Welcome to this week’s read of Outlander by Diana Gabaldon. Here, we take a look at how a bestseller like this is written.
Chapter 32: Hard Labor
Summary: Just a day or two before Claire and Jamie must leave due to redcoats drawing near, Jenny goes into labor. Claire, who has only seen three births, all of which were performed with modern medicine that’d be of no help to her in this time, insists Jamie get the midwife rather than relying on her. However, she does stay to help Jenny as she can.
The midwife arrives and Jenny’s labor becomes increasingly difficult with little progress. After a while, she grows very exhausted and starts to fear she’ll die. This, of course, gets Claire quite worried. At last, she ventures to the midwife that maybe the baby is “backwards.” The midwife checks and begins trying to turn the baby. Finally, after quite a bit of effort, the child does turn, and things pick up very quickly. Within a few minutes, Jenny’s daughter is born.
Claire goes down to tell Ian that he has a daughter and instead finds the men half drunk. Only then does she realize how frightened Ian was that Jenny wouldn’t make it.
That night as Claire and Jamie get ready for bed, Jamie tells her that he’s actually relieved that she’s barren. Them getting pregnant while they’re on the run would be very difficult. Plus, after hearing his sister scream her way through labor, he never wants to hear Claire suffer like that.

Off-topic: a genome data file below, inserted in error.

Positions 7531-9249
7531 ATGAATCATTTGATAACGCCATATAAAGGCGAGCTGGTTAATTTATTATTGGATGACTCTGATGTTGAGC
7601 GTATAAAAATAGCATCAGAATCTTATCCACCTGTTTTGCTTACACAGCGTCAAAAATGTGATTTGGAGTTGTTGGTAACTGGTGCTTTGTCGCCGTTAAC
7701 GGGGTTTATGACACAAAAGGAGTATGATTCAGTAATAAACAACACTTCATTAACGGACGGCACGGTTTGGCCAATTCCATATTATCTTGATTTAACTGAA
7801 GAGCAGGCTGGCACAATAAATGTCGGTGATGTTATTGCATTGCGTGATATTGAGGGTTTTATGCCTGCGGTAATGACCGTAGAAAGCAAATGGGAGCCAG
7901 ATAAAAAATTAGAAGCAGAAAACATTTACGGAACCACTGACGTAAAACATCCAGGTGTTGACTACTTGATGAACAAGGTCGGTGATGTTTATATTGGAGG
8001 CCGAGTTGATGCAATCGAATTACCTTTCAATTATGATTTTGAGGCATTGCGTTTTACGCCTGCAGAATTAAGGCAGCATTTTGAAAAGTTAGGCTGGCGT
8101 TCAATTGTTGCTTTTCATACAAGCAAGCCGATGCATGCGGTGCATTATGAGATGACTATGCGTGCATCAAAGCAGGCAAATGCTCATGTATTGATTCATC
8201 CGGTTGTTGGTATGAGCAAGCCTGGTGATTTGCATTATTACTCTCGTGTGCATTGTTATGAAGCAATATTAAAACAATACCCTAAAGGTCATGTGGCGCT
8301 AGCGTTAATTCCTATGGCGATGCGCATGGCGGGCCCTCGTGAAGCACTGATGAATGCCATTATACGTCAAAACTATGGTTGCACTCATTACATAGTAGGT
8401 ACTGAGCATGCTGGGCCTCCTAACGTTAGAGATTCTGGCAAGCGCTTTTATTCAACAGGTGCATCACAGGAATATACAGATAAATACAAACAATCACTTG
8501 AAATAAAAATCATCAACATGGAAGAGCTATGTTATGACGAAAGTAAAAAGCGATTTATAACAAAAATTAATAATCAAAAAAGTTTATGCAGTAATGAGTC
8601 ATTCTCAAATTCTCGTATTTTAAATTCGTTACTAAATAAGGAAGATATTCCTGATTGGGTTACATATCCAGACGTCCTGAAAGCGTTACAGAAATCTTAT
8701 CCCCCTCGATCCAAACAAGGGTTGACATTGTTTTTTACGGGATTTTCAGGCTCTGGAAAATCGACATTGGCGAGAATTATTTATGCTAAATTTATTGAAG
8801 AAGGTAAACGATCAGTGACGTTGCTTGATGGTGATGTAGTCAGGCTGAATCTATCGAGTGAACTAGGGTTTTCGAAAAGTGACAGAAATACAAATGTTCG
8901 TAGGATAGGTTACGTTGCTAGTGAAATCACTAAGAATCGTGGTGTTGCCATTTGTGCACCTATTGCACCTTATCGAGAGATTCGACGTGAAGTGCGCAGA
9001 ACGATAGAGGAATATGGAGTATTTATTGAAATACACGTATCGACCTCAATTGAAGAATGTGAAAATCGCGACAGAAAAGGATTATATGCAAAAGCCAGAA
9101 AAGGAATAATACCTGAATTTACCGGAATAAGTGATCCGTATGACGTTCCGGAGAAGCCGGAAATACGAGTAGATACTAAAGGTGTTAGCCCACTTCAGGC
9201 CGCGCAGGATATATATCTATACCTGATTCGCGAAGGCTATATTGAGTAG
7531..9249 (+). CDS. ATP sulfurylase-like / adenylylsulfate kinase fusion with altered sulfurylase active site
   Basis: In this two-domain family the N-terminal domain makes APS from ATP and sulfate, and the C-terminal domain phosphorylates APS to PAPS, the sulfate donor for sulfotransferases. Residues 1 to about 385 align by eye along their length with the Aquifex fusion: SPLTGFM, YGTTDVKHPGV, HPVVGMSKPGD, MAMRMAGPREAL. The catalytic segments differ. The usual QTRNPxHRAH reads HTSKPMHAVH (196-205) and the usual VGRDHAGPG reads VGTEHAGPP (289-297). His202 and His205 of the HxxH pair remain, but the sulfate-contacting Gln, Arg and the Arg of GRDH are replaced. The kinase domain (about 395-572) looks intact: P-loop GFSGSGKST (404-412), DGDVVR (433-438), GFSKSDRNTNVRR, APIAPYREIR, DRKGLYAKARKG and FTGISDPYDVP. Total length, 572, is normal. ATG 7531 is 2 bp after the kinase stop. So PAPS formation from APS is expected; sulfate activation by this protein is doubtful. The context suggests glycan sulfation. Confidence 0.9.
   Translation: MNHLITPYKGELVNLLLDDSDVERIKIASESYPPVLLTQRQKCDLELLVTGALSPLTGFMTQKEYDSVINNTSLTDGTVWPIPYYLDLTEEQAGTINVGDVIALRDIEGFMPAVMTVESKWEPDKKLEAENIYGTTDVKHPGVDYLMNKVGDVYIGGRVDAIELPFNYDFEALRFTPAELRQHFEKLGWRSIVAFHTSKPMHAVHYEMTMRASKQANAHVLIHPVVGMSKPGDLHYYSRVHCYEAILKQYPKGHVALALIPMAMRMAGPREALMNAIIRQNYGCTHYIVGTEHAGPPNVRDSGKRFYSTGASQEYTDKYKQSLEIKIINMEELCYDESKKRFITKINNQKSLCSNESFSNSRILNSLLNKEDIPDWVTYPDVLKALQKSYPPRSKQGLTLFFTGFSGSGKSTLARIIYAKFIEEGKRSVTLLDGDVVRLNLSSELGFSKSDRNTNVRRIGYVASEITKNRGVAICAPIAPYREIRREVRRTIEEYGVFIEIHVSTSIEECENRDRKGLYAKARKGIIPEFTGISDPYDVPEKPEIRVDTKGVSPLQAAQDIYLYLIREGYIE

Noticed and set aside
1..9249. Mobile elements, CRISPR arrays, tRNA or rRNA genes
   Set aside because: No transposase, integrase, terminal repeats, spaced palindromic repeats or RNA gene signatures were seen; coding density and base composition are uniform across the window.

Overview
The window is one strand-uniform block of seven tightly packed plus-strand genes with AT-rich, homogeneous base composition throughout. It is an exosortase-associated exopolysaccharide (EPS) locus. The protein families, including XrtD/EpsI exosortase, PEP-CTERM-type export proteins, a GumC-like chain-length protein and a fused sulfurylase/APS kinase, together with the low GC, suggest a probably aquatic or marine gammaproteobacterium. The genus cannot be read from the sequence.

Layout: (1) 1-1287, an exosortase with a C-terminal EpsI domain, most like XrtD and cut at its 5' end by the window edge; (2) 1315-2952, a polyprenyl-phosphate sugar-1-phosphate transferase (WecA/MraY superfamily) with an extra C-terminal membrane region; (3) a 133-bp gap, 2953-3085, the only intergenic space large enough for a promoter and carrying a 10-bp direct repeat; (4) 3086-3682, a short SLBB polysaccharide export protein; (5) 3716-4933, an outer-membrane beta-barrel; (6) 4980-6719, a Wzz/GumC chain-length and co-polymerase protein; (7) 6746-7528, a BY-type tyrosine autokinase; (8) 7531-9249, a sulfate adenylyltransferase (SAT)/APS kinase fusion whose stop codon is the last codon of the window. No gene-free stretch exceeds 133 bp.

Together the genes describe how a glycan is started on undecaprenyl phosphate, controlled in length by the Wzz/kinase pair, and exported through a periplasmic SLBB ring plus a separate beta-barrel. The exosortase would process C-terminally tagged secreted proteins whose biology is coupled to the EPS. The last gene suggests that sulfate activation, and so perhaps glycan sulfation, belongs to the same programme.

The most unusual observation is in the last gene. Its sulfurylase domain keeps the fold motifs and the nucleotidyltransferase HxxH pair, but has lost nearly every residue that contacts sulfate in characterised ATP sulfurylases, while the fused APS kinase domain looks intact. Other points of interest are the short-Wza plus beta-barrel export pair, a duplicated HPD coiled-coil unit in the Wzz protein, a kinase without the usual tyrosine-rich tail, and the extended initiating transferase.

Writer Comments: I always find labor and birth interesting in books, especially when written by a female author. It’s always interesting to see where stereotypes, history, and personal experience collide. Of course, you can never tell for certain which elements an author pulls from each category. For example, if I were to write a birth, since I’ve delivered two children, I could draw on experience to write about pain. On the other hand, as I used hypnosis for the second birth, which worked really well, I also have the experience to know that labor doesn’t have to be all pain. There are tricks. The challenge however would be that most readers probably wouldn’t believe such a depiction. So, as much as we women may rebel against the concept, as authors we are often bound by stereotypes that fuel reader expectations. This is true of birth as well any pretty much every other topic.
However, one thing I do like about Gabaldon as a writer, is how she sprinkles in historical and life details. The midwife does not act like a modern doctor dressed up in homespun. She acts like what I presume Gabaldon discovered midwives acted like during this time. Perhaps even the way they act now to some extent. Such details give the labor and delivery scene much of its unique character.
And, of course, you can’t go wrong with a little cuteness at the end of this event. After his baby sister is born, little Jamie hops up on his mother’s bed and insists that Jenny is his mommy.
The end of this chapter is the important element though. It marks a turning point, however small. Jamie accepts Claire’s barrenness. He even gives praise for it. While it’s clear that her inability to conceive a child bothers her, this is such a supportive thing for a husband to do. Perhaps it will help her come to better terms with it herself. However, knowing books like I do, I wonder if Claire will get pregnant sometime in the not so distant future, just when she and Jamie are least expecting it.